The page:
Category: Pop Culture
Deadline Hollywood is reporting Mickey Mouse is the latest victim of the Coronavirus pandemic:
Walt Disney will closed its California theme parks Thursday after the state of California mandated banning large gatherings and coronavirus fears sweep the nation.
“While there have been no reported cases of Covid-19 at Disneyland Resort, after carefully reviewing the guidelines of the Governor of California’s executive order, and in the best interested of our guests and employees, we are proceeding with the closure of Disneyland Park ad Disney California Adventure, beginning the morning of March 14 through the end of the month.”
Hotels will stay open through March 16 to give guests time to make travel arrangements. Downtown Disney will remain open.
Disney will pay cast member during this time.
Governor Gavin Newsom, citing California public health officials, said Wednesday night that gatherings of more than 250 people should be postponed or canceled across the state until at least the end of March.
“Each of us has extraordinary power to slow the spread of this disease,” Newsom said. “”Not holding that concert or community event can have cascading effects — saving dozens of lives and preserving critical healthcare resources that your family may need a month from now. The people in our lives who are most at risk — seniors and those with underlying health conditions — are depending on all of us to make the right choice.”
Smaller events must be limited to no more than 250 people and can only take place if organizers can implement social distancing of six feet. Gatherings of people who are at higher health risk should be limited to no more than 10 people and also follow the social-distancing guidelines, the statement said.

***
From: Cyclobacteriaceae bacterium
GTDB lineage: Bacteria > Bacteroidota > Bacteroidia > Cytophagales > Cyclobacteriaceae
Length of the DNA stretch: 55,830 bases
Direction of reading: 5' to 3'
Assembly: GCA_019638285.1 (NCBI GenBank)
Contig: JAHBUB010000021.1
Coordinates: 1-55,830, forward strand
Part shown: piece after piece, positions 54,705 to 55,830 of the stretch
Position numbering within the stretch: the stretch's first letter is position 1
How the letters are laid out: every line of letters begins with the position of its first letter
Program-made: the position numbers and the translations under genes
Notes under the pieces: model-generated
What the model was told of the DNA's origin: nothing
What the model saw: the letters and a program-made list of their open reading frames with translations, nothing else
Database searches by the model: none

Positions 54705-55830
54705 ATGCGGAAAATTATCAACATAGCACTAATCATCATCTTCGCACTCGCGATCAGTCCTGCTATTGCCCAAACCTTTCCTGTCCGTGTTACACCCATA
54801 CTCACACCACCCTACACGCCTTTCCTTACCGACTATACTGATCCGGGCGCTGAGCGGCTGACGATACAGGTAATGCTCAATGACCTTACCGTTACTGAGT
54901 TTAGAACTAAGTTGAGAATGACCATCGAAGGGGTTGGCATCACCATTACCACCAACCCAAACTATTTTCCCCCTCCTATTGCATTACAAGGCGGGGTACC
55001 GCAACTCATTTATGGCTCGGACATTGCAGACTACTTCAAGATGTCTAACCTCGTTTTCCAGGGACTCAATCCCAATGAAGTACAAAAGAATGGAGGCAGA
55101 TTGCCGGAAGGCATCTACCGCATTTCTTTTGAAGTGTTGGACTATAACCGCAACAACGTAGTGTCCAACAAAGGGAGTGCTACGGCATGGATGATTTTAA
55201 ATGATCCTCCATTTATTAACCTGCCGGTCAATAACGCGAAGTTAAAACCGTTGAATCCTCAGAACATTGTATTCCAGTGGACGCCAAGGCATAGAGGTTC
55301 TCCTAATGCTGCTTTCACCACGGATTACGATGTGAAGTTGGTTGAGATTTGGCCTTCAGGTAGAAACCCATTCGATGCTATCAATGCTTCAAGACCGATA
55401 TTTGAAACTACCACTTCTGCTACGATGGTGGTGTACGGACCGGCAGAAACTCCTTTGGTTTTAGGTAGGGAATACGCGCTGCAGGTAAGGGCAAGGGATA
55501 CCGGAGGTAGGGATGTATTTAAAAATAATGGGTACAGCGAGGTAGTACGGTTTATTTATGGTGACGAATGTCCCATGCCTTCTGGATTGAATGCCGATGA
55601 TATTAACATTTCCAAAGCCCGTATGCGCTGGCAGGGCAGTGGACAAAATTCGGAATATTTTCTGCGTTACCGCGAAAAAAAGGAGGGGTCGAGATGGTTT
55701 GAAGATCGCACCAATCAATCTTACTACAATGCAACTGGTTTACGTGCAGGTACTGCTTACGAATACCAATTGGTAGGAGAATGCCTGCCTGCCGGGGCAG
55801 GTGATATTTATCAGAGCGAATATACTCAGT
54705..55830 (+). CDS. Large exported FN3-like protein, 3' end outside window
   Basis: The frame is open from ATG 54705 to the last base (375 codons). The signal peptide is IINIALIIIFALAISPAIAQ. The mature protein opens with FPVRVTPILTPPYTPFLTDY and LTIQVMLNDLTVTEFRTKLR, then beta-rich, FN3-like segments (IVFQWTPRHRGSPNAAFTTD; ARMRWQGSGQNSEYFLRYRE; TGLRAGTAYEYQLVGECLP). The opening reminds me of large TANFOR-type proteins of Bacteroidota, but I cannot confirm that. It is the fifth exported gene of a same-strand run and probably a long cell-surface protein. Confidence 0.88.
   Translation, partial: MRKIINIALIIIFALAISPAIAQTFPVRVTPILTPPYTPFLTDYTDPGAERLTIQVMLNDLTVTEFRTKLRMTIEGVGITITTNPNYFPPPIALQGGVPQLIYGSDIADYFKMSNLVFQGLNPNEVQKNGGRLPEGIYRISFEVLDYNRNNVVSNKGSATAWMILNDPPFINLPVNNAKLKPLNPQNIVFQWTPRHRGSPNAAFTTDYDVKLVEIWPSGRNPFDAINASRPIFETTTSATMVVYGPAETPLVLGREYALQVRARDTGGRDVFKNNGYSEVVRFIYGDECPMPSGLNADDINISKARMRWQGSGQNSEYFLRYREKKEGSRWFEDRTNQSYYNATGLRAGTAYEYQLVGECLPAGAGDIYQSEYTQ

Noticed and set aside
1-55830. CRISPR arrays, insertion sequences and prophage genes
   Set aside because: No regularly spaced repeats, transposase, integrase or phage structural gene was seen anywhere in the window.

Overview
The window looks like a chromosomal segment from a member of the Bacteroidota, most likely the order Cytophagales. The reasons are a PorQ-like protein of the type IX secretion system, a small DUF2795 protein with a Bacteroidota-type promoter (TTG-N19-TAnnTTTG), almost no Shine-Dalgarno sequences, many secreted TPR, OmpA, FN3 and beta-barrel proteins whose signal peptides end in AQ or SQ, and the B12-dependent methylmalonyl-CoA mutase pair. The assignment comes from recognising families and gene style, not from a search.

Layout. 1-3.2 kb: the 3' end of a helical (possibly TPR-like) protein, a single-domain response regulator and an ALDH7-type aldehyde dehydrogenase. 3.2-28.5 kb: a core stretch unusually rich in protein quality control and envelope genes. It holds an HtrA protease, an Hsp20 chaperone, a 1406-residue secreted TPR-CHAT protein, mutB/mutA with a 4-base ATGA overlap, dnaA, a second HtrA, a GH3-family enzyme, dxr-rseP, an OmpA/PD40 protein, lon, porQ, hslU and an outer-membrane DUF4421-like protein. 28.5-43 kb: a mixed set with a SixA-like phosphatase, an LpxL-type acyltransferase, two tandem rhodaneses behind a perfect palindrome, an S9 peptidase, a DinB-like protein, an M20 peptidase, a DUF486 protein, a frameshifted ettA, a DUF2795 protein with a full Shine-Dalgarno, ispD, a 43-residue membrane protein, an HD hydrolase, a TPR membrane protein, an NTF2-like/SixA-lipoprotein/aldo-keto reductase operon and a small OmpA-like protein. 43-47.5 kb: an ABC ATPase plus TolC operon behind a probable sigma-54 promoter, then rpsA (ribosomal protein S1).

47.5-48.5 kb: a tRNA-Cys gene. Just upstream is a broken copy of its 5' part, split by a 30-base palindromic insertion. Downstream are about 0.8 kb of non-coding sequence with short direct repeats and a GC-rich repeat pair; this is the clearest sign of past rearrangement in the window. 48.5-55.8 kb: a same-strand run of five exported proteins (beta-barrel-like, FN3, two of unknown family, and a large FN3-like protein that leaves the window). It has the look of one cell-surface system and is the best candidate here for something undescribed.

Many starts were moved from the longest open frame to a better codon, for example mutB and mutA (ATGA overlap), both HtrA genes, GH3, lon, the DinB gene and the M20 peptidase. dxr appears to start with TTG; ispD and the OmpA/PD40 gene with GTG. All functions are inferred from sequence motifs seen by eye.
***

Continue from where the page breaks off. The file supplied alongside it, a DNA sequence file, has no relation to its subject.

The original report appeared here.
News is making the round as Disney CEO Bob Iger steps down. Here is what the Associated Press is reporting:
NEW YORK (AP) — Disney CEO Bob Iger, who steered the company through successful purchases of Star Wars, Marvel and Fox’s entertainment businesses and the launch of a Netflix challenger, is stepping down immediately, the company said in a surprise announcement Tuesday.
The Walt Disney Co. named as his replacement Bob Chapek, most recently chairman of Disney’s parks, experiences and products business.
Iger will remain executive chairman through the end of his contract Dec. 31, 2021.
“I will continue to conduct the company’s creative endeavors while also leading the board,” Iger said on a conference call with reporters and analysts.
His most recent coup was orchestrating a $71 billion acquisition of Fox’s entertainment assets and launching the Disney Plus streaming service in November. That service gained nearly 29 million paid subscribers in less than three months.
Iger said he wanted to focus on the creative side of the business after getting those assets and strategies in place. He said he could not do that while running Disney on a day-to-day basis.
“It was not accelerated for any partiucalr reason other than I felt the need was now to make this change,” he said.
“Did not see this coming — Wowza,” tweeted LightShed media analyst Rich Greenfield.
Iger became chief executive of Disney in 2005 after a shareholder revolt by Roy E. Disney led to the ouster of longtime chief Michael Eisner. Iger steered Disney through successful acquisitions of Lucasfilms, Marvel, Pixar and other brands that became big moneymakers for Disney.
Iger, a former weatherman, joined broadcaster ABC in 1974, 22 years before Disney bought the network.
At ABC, Iger developed such successful programs as “Home Improvement,” “The Drew Carey Show,” and “America’s Funniest Home Videos” and was instrumental in launching the quiz show “Who Wants to Be a Millionaire.” He was also criticized for cancelling well-regarded but expensive shows such as “Twin Peaks,” “China Beach,” and “thirtysomething.”
Iger, 69, was the second-highest paid CEO in 2018, as calculated by The Associated Press and Equilar, an executive data firm. He earned $65.6 million. The top earner was Discovery’s David Zaslav who earned $129.5 million.
Susan Arnold, the independent lead director of the Disney board said succession planning had been ongoing for several years.
Chapek, 60, is only the seventh CEO in Disney history. Chapek was head of the parks, experiences and products division since it was created in 2018. He was previously head of parks and resorts and before that president of consumer products.